A Beginner's Guide To Modern Professional Boxing Rules


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Latest Update / Jul 25,2022

Boxing can be considered to be one of the oldest sports in the world. At its very core, it is all about fighting. It can also be seen as the oldest activity because since humans have existed, there has been some conflict or other. It is at least as old as nearly 700 BC when it was included in the Olympic Games that used to take place in ancient times. The more regulated and professional boxing rules happened after the 1400s. But carvings have shown people fist-fighting in front of crowds around the third millennium BC. Thus, it can be safely said that the art of boxing is a very ancient one. The more modern professional boxing rules include Broughton's, the London Price Ring rules, and the popular Marquess of Queensbury Rules. The sport is explosive, elegant, and graceful when it partakes to its highest capacity. It gives a great instance of the human body's abilities, and there are few things in the world that can make the sight of some of the best heavyweight boxers go against each other.

 

Basic Professional Boxing Rules

 

The basic aim of boxing could be to hit your rival standing in the ring with you till he is knocked out of his senses for some seconds. The precise specification of the equipment of the sport differs according to the sanctioning body. But the boxing ring is usually the same for each body. It is square in shape and is usually twenty feet along each side. The post at the corners is five feet above the level of the boxing ring. The ring is about four feet raised from the ground as it is placed on a platform. The boxers who take part in the match wear gloves. There has been a long history of boxing with bare knuckles. The first recorded history of hand protection goes back to ancient Greece. The modern gloves have a weight of twelve to sixteen ounces and have been created to safeguard the rival and the hand of the boxer. But there have been arguments that they increase the injuries caused to the brain by allowing the boxers to give more damaging blows to each other. The boxers are separated according to their weight. The various governing bodies of the sport have different names and weights for each grouping.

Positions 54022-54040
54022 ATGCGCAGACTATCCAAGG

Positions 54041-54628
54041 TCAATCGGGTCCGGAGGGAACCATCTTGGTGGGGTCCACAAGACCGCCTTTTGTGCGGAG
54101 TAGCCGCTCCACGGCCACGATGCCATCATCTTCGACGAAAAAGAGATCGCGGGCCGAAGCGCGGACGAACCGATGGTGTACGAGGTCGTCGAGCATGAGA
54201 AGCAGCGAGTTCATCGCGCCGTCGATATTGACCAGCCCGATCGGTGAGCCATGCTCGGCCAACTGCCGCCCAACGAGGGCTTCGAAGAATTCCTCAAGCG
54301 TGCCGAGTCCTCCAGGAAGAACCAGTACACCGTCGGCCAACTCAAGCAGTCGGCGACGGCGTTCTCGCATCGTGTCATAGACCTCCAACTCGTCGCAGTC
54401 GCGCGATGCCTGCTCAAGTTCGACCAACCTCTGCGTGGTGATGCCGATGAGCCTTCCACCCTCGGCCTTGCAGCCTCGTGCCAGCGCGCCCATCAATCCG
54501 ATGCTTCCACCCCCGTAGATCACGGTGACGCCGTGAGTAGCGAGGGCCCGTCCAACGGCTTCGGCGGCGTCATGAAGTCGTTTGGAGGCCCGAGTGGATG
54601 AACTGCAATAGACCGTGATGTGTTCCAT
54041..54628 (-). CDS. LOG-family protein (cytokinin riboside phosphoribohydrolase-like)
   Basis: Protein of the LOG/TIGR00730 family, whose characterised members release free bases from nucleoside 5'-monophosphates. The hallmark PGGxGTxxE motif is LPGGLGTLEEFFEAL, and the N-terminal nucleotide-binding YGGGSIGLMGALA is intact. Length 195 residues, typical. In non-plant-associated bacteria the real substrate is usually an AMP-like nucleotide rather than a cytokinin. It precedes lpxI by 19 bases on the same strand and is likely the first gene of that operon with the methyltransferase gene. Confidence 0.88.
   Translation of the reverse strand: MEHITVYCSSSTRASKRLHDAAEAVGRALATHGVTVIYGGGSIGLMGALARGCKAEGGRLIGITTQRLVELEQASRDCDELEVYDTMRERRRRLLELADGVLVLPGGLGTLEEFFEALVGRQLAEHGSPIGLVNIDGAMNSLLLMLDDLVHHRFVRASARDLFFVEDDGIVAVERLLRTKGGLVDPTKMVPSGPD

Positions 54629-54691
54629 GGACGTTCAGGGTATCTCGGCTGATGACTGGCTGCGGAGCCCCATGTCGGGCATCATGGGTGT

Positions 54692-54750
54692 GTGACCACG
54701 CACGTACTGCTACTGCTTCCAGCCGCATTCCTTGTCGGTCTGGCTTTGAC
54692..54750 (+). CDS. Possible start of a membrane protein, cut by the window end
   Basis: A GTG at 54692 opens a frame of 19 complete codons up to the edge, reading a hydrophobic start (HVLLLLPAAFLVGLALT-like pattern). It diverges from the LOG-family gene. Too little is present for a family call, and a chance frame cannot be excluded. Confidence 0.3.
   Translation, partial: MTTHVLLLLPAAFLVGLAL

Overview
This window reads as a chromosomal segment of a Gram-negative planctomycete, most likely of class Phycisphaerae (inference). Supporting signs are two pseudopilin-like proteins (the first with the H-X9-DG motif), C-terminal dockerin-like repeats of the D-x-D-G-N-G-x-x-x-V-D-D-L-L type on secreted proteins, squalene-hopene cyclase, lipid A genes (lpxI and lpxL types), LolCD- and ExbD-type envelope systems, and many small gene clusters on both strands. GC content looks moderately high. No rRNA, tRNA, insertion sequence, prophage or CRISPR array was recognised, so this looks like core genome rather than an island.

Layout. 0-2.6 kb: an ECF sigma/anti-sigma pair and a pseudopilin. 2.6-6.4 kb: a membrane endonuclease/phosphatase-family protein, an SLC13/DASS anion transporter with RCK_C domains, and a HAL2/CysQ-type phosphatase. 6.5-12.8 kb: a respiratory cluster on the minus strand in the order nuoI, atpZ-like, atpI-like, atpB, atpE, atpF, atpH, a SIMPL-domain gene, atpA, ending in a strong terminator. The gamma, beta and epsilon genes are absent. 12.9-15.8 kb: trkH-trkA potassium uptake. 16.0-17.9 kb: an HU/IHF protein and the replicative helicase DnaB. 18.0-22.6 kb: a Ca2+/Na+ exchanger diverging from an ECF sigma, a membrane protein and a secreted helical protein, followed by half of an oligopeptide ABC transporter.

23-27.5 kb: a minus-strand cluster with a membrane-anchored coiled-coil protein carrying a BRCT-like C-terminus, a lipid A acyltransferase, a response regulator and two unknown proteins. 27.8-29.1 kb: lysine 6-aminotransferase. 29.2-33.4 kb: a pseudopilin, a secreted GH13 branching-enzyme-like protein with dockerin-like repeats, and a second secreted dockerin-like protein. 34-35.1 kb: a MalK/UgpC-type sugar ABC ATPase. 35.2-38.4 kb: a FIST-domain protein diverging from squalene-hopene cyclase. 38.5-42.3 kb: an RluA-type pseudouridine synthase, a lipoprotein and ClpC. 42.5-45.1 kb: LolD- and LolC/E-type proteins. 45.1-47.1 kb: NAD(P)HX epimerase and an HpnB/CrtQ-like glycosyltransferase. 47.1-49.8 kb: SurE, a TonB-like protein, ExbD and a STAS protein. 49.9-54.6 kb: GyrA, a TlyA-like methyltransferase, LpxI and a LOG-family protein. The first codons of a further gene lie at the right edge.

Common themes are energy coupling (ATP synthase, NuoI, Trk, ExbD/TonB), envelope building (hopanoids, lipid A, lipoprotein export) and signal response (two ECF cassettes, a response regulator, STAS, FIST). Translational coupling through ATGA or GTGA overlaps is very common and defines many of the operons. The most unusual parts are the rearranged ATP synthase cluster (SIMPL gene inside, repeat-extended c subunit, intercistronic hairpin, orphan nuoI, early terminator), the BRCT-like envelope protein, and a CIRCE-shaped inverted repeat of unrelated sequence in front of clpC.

The boxers only go against rivals of similar weights. This is because the physical size of the boxers is very important for the match. At the professional level, the matches are scored by several judges that sit ringside. They use a subjective method based on which fighter they felt got a victory in each of the individual rounds. Suppose the boxing match is undecided by any knockouts, disqualifications, or retirements. In that case, the victor is decided using the scoring given by the judges. If all judges agree that one person has won that match, it is said to be unanimous. If that is not the case, then it is a split decision. If most of the judges mark the fight as level, or they are divided, then the fight is seen as a draw. But it is usual to see that a boxing match, more so at the heavier weight classes, is stopped before the end of all the rounds. The boxers taking part in the match are considered to be knocked out if they collapse to the floor and cannot get up within the count of ten. A referee can also disqualify a boxer for getting involved in foul play. The other way of winning a boxing match is through a technical knockout. Suppose any fighter is unwilling to continue with the match or is considered to be unable by either the medical staff, his corner team, or the referee.